Quaker Universalist Voice

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Institution Formation

A Book Review of Leif Wenar, Blood Oil: Tyrants, Violence, and the Rules that Run the World (2018)

Leif  Wenar, Blood Oil: Tyrants, Violence, and the Rules that Run the World (2018) outlines the current human scandal of resource-rich countries as the cause of global tyrants, poverty, death, violence, and distorted trade consequences for the world.  But, this indictment and the consequences of resource riches for us all is not the author’s critical contribution to our understanding.  The real message is that we can organize ourselves out of this natural resource distortion dilemma through human reform actions, some of which are already underway.

This book is organized in five parts. First, the author provides a description of the trade in natural resources and that trade’s corrosive effects on the people of the location of the extraction.  Second, the author describes the harmful effects of natural resource trade distortions on the whole global population. Third, the author proposes clearer recognition of democratic natural resource sovereignty as a human right. Fourth, the author outlines mechanisms for a return to the natural resource sovereignty of the people, some of which are in place, some in process, and some outlined to be built. Fifth, the key to global natural resource sovereignty is a voluntary uniting of global people based on common principles of peace, cooperation, and commitment around practical reforms.

The book’s title focuses attention on Parts 1 and 2, which are realistic and negative in tone.  However, the key part of the book is the analysis of current, in process, and speculative institutions for establishing global human accountability for natural resource exploitation. The book provides a reasoned analysis for some of these reforms.

The author makes the indictment of the current, global, unaccountable natural resource exploitation clear:

  • Natural resources are the source of unaccountable power in the world.
  • Natural resource exploitation is destroying us all.
  • We are all complicit and in collusion with natural resource exploitation (e.g. Blood Oil, wood, and minerals)
  • There are natural resource-rich countries that are resource-cursed with dictatorships and poverty in a paradox of plenty.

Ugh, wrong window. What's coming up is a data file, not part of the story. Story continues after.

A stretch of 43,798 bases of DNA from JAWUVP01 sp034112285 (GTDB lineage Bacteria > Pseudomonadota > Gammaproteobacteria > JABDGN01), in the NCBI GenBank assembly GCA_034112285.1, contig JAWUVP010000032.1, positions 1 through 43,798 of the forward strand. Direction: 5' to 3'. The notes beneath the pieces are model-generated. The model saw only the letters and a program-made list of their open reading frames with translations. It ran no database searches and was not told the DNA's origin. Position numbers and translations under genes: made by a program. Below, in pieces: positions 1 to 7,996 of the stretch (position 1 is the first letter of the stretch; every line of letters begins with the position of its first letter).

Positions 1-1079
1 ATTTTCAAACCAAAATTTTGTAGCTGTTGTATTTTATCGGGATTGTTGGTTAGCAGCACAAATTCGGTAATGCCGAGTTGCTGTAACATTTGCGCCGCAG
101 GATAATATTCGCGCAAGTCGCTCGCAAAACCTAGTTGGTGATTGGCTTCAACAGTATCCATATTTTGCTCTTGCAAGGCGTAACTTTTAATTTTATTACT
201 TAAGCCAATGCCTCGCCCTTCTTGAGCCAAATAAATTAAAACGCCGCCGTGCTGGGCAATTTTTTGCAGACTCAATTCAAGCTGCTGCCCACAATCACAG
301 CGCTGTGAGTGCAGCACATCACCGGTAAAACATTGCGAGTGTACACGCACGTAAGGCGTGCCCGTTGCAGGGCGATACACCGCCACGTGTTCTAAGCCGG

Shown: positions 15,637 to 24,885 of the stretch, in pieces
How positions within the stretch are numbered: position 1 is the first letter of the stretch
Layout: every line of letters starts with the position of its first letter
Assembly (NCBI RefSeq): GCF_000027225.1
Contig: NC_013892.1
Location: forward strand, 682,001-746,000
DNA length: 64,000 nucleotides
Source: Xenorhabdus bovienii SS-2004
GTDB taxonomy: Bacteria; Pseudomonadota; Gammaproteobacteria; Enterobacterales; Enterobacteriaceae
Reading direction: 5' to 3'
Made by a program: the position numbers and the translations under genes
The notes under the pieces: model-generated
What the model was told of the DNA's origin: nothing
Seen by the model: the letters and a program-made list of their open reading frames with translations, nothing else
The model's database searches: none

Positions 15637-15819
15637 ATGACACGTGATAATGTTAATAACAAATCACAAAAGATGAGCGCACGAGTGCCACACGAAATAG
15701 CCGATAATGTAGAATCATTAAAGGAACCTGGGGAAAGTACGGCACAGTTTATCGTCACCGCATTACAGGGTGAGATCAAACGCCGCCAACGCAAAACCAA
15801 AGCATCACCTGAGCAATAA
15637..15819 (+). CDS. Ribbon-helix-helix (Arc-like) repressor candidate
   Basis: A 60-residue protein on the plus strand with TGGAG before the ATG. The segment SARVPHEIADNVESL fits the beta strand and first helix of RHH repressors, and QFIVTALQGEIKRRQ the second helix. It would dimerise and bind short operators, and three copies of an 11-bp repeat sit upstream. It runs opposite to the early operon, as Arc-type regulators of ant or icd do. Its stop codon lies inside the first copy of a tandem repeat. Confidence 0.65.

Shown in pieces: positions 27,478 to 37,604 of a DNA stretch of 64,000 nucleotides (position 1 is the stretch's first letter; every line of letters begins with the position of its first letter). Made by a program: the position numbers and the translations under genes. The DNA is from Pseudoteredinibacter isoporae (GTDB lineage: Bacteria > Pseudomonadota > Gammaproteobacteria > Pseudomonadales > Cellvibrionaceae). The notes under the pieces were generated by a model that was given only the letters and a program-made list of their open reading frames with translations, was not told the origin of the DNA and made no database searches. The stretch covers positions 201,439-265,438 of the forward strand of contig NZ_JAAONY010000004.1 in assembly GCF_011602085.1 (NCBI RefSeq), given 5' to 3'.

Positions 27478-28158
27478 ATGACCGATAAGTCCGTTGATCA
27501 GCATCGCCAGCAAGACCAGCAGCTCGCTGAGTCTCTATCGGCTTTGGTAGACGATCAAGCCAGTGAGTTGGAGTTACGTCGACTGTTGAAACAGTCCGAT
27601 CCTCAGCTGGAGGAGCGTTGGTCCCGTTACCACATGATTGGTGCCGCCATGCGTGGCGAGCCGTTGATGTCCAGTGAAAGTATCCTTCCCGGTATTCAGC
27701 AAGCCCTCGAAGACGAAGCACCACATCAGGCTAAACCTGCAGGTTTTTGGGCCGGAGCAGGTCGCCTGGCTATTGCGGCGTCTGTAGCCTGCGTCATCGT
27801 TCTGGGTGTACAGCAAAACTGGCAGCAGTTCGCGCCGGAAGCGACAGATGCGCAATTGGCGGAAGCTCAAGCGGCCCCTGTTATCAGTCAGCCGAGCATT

• Natural resources make the people no more rich, free, or peaceful.
  • Natural resource exploitation thwarts democracy and economic and social development.
  • The reigning Law of Effectiveness of “might makes right” results in oppression, violence, and unaccountable power to the people.
  • The effect of natural resource exploitation distortions is compounded by climate change at the equator and global youth demographics.
  • Some current strategies to mitigate natural resource exploitation are useless, not effective, or not sufficient, including: 
    • Nation alliances
    • Military action
    • Sanctions
  • The visible hope for global shared natural resources benefits is to provide mechanisms for:
    • Accountability through the people in each country;
    • A Clean Trade Framework for natural resource trade through transparency, engagement rules, resource tracking, and resource certification; and
    • The essential contribution of universal and free embrace of universal values and common interests, forming a common goal as a basis for diminishing conflict, strengthening cooperation, and peace. (It is essential to reach across borders and adopt a conditionally trusting strategy based on action in an unconditionally trustworthy manner.)

The author’s important key is in offering practical suggestions for values implementation in a global context.

The author provides interesting end notes, a bibliography, and an index.


There is no mention of Quakers in the book.  Quakers share in the universal human resource dilemma.  As the world goes, so go Quakers.


  • Do Quakers have a useful leader role or follower role in establishing accountability mechanisms for natural resource extraction and trade?
  • How can Quakers provide a witness for sustainable and accountable global natural resource management?


  • Leif Wenar, Blood Oil: Tyrants, Violence, and the Rules that Run the World (2018)

J. Diamond, Upheaval (2019)

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